Job interview — The benefits of productive boasting

A businessman showing determination
A businessman showing determination

Bragging or boasting about yourself is generally unacceptable, especially in the workplace. You never want to be perceived as arrogant or egotistical, so you avoid patting yourself on the back in public. As a job seeker, it is essential to brag or boast a bit, especially regarding how to sell yourself in an interview. You don’t want to be arrogant about it, though; there’s a proper technique for bragging about yourself in an interview. Learn how to brag acceptably in our advice below.

1. Know your strengths

If you are going to be boasting about yourself in an interview, you have to be honest about your abilities and strengths. Focus on things that former supervisors or coworkers have applauded you for. For instance, if a supervisor frequently compliments your writing abilities, you should highlight that in an interview.

Using characteristics and strengths that others have previously celebrated you for helps maintain honesty and encourages you to root your bragging in facts and examples. You may want to emphasize your organizational abilities during an interview for an administrative role. Don’t just say that you are organized. Instead, when boasting about yourself, tell your interviewer that your coworkers applauded your organizational skills when you created and implemented an improved system for project documentation in your previous role.

Using evidence of your strengths is critical when getting the hang of selling yourself in an interview to avoid seeming arrogant.

2. Brag about your success

If you helped your former employer meet their sales figures or exceeded your quarterly goals, mention that in an interview. When figuring out how to brag about yourself in an interview, it’s helpful to provide quantifiable data to demonstrate your success. Potential employers want to know what value you can bring to their company, and boasting about yourself by listing specific metrics you met or increased in a former position is a great way to illustrate your value. 

You should also mention any instance from your past positions where you went above and beyond the call of duty. Some examples of this include working extra hours without being asked, taking on additional responsibilities to help a colleague or support your team, or stepping up to the plate to solve an unexpected problem or error. The key to selling yourself in an interview is to emphasize why you chose to go above and beyond while sharing your story. When boasting about yourself, your interviewer will be interested in knowing your motivation and the outcome.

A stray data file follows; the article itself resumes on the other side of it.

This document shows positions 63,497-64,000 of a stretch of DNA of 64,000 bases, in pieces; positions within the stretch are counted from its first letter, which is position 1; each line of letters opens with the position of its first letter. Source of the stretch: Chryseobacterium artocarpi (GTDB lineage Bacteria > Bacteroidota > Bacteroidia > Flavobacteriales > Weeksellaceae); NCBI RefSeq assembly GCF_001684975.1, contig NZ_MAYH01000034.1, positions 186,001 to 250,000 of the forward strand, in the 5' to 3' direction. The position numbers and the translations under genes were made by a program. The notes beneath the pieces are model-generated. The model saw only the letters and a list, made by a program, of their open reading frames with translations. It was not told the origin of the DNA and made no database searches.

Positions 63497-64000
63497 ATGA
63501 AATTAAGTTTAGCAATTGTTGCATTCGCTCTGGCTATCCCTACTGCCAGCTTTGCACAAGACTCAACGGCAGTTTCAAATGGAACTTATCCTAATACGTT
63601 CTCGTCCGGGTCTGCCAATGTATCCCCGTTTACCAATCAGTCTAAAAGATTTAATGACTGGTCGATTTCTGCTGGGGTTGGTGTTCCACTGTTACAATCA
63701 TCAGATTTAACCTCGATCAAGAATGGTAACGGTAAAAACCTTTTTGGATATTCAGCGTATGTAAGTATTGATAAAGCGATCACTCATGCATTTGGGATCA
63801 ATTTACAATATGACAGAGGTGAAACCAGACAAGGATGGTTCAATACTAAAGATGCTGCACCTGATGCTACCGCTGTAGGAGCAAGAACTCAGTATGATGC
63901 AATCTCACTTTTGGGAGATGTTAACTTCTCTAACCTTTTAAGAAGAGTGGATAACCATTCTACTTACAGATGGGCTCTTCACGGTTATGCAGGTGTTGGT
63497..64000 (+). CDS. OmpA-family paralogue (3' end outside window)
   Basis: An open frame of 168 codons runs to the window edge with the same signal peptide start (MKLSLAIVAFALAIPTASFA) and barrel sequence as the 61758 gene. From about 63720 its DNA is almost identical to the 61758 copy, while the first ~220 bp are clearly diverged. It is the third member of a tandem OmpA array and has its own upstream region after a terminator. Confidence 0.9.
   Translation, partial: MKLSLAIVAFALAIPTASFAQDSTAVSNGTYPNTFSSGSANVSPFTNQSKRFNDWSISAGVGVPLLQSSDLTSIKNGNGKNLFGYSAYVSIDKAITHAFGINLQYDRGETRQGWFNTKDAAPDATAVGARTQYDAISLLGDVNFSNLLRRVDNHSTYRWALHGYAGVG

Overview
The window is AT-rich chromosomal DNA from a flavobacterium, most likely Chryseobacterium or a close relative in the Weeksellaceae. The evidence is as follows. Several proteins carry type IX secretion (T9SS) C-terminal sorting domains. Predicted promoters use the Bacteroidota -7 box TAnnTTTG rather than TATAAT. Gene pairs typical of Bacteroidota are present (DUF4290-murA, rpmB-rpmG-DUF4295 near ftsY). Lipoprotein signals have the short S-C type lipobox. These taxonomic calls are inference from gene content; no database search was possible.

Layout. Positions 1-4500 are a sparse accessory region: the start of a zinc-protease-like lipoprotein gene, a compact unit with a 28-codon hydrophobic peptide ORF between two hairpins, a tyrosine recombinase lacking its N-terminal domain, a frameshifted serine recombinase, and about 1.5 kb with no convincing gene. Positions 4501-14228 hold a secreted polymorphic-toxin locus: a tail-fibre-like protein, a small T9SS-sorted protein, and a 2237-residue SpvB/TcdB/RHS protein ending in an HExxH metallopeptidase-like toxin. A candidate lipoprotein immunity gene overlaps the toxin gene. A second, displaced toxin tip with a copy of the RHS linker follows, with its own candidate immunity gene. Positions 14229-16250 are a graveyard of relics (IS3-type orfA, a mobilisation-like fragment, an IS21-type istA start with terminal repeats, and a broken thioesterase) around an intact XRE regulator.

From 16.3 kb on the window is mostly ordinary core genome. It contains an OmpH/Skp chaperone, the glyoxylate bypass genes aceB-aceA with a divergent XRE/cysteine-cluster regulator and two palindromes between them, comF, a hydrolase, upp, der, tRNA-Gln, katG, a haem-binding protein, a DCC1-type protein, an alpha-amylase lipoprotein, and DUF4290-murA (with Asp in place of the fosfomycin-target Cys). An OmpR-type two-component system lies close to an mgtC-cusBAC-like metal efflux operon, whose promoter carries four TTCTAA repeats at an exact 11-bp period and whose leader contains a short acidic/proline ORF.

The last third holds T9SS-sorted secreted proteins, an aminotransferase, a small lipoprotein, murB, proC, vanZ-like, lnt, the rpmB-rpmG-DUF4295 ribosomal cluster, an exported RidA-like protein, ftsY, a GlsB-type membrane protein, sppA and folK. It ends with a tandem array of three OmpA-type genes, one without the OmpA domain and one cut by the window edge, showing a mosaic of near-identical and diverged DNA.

3. Don’t exaggerate your abilities

While highlighting all the great qualities that will make you a fit for a position, be sure you don’t let things get out of hand. The trick to bragging about yourself in an interview is to keep everything honest. Exaggerating your abilities is the same as lying to a potential employer. For example, if you are proficient with Microsoft Office Suite, that doesn’t make you an “expert” or mean that you can use Excel to do anything an employer might need. 

When boasting about yourself, be honest and let a potential employer know you are confident and comfortable handling a task without leading them to believe you have qualifications that you do not have. On the other hand, if you are an expert at a task, be sure to tell them. Any certifications or training courses you have taken are worth mentioning. 

Ace your next interview

While getting the hang of how to sell yourself in an interview, practicing with a friend or mentor is beneficial to ensure you don’t come across as arrogant. If you can learn how to brag tastefully without exaggerating your abilities or being overly arrogant, you will be more successful in your future interviews. You’ll be elevated above your competition by boasting about yourself through honest examples of your work ethic and accomplishments. 

WAI Staff

Whitman Associates is a professional staffing agency serving businesses and job seekers in the Washington, D.C. area. Since 1972, we’ve been dedicated to matching highly qualified candidates with a wide variety of temporary, temp-to-hire and permanent positions. We prioritize the needs of both our clients and candidates to ensure successful, lasting relationships.